According to the U.S. Army Combat Readiness/Safety Center, once heat illness is suspected, regardless of the perceived severity, it should be treated as a medical emergency and immediate action should be take to cool the victim. The application of iced sheets is one of the most effective, simple and cost-free methods to treat suspected heat illness. Sheets are placed in a zip-lock bag and placed in a large water cooler filled with ice and water to use when the environment is conducive to heat illness.
Carlson said proper nutrition and use of electrolyte rehydration drinks low in sugar are helpful during activity. She also said similar precautions should be used with children, athletes and animals.
"They're still susceptible to heat injuries and they should look for the signs," she said. "Make sure that pets are hydrated and have shade at all times, because a pet can die from a heat stroke."
Precautions, action key to heat prevention
•Heat stroke -- Defined by a body temperature of greater than 105.1 °F (40.6 °C) due to environmental heat exposure with lack of thermoregulation. Symptoms include dry skin, rapid, strong pulse and dizziness.
•Heat exhaustion -- Can be a precursor of heatstroke; the symptoms include heavy sweating, rapid breathing and a fast, weak pulse.
•Heat syncope -- Fainting as a result of overheating.
•Heat cramps -- Muscle pains or that happen during heavy exercise in hot weather.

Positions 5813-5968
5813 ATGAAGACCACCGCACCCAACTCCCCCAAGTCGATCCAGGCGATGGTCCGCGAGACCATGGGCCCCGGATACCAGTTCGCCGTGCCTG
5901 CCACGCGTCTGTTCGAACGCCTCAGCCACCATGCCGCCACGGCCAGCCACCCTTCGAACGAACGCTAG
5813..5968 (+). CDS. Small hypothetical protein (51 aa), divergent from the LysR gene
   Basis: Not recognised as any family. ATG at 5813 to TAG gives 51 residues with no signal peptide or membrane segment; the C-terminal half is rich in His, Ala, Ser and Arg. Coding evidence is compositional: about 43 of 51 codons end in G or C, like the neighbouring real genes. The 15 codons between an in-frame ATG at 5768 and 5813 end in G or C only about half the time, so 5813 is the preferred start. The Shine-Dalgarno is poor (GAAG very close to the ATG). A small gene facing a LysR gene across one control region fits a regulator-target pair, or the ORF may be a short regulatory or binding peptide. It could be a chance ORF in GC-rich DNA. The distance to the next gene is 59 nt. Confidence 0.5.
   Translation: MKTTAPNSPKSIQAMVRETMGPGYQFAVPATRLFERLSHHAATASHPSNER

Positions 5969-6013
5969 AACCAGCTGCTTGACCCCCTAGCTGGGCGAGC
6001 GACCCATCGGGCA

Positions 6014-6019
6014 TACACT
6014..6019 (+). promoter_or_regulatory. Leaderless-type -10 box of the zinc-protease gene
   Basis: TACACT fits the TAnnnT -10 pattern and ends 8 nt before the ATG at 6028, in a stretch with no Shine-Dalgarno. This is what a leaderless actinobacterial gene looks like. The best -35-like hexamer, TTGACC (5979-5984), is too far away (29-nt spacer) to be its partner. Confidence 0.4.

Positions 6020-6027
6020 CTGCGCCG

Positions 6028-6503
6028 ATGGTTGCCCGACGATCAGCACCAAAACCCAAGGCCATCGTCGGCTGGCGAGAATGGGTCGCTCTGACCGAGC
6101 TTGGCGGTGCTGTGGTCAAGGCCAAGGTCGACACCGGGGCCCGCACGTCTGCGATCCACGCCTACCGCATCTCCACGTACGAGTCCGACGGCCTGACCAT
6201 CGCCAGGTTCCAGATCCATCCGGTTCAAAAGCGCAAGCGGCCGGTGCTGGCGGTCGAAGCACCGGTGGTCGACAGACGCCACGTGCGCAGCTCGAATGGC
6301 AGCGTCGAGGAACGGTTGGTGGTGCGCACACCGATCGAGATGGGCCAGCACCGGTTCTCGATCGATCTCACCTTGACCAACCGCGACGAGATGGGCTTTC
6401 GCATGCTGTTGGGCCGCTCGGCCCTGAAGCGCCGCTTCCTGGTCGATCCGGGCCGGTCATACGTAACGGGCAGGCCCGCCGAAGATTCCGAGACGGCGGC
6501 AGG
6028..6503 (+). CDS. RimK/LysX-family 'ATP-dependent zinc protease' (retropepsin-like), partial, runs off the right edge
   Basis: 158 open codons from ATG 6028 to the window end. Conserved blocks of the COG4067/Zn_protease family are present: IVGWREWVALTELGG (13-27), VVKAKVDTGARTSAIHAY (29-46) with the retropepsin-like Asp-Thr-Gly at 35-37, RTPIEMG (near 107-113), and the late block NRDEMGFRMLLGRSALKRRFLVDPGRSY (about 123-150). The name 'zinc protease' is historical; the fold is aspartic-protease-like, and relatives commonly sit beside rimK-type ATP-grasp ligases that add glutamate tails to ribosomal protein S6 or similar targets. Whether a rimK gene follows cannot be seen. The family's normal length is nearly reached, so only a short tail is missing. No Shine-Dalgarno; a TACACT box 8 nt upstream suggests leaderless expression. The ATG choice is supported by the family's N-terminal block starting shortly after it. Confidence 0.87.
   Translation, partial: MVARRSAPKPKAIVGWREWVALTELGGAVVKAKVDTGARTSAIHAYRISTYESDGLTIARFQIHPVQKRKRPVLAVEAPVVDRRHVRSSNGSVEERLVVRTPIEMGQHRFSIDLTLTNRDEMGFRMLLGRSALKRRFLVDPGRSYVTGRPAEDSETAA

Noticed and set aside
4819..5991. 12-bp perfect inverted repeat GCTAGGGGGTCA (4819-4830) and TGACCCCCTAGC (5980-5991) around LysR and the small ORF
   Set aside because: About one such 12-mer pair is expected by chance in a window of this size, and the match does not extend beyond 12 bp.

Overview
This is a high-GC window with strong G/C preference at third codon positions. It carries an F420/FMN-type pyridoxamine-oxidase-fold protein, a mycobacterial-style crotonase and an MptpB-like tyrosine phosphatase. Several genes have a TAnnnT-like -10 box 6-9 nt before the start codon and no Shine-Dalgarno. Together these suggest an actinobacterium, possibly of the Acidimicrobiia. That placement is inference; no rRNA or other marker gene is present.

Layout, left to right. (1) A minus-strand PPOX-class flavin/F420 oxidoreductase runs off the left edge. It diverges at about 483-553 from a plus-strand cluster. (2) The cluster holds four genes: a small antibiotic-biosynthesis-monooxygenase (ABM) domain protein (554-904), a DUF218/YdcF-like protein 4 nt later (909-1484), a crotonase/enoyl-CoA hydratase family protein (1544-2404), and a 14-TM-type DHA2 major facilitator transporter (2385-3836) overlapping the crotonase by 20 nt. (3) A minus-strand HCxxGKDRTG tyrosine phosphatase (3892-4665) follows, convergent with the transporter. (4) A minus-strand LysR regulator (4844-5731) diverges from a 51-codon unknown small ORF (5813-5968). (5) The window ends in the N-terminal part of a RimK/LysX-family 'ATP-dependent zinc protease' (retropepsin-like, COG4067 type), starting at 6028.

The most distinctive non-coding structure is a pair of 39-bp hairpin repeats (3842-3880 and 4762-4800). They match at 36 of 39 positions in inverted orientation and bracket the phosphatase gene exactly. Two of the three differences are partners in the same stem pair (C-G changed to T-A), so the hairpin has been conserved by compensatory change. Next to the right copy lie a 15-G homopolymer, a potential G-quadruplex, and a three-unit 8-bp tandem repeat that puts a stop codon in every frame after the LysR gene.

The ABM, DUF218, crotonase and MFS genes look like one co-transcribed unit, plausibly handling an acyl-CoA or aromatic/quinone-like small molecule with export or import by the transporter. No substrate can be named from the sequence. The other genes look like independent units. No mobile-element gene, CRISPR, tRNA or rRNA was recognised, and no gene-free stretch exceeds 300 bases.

•Heat rash -- Skin irritation from excessive sweating.
•Heat tetany -- Usually results from short periods of stress in intense heat. Symptoms may include hyperventilation, respiratory problems, numbness or tingling, or muscle spasms.
About heat illness:
What happens to the human body when heat illness occurs?
• Excessive sweat loss results in dehydration
• The body loses its ability to cool
• Increased blood flow to skin causes decrease in organ function
Treat heat illness with rapid cooling
Preparing and stationing
•Take a large water cooler and fill it with ice and water.
•Place some sheets in a zip-lock bag inside the cooler and have the cooler available when the environment is conducive to heat illness.
1) A good way to assess for confusion is to ask four simple questions:
•What is your name?
•What month/year is it?
•Where are you?
•What activity were you doing when you became ill?
2) If the victim is unable to answer these questions, or suddenly develops unusual behavior such as combativeness, slurred speech, the next steps are to cool and evacuate.
•First, place the victim in the shade or air conditioning. The skin may feel hot and may be dry or sweaty.
•Remove as much of the headgear and outer uniform as possible.
•Remove the iced sheets from the cooler, drench them in the ice water, and place them over all the victim's exposed skin.
•Resoak the sheets in cold water and reapply if they start to warm.
•Fan the victim.
•Ice packs can be placed in the armpits and groin area.
•Call emergency medical services to evacuate the victim.
•Continue to cool until the victim begins to shiver or until the ambulance arrives.
Do not try to evacuate the victim yourself -- focus on cooling. If a victim loses consciousness, check their breathing and pulse and initiate CPR if either is absent.
-- Continue to cool the victim.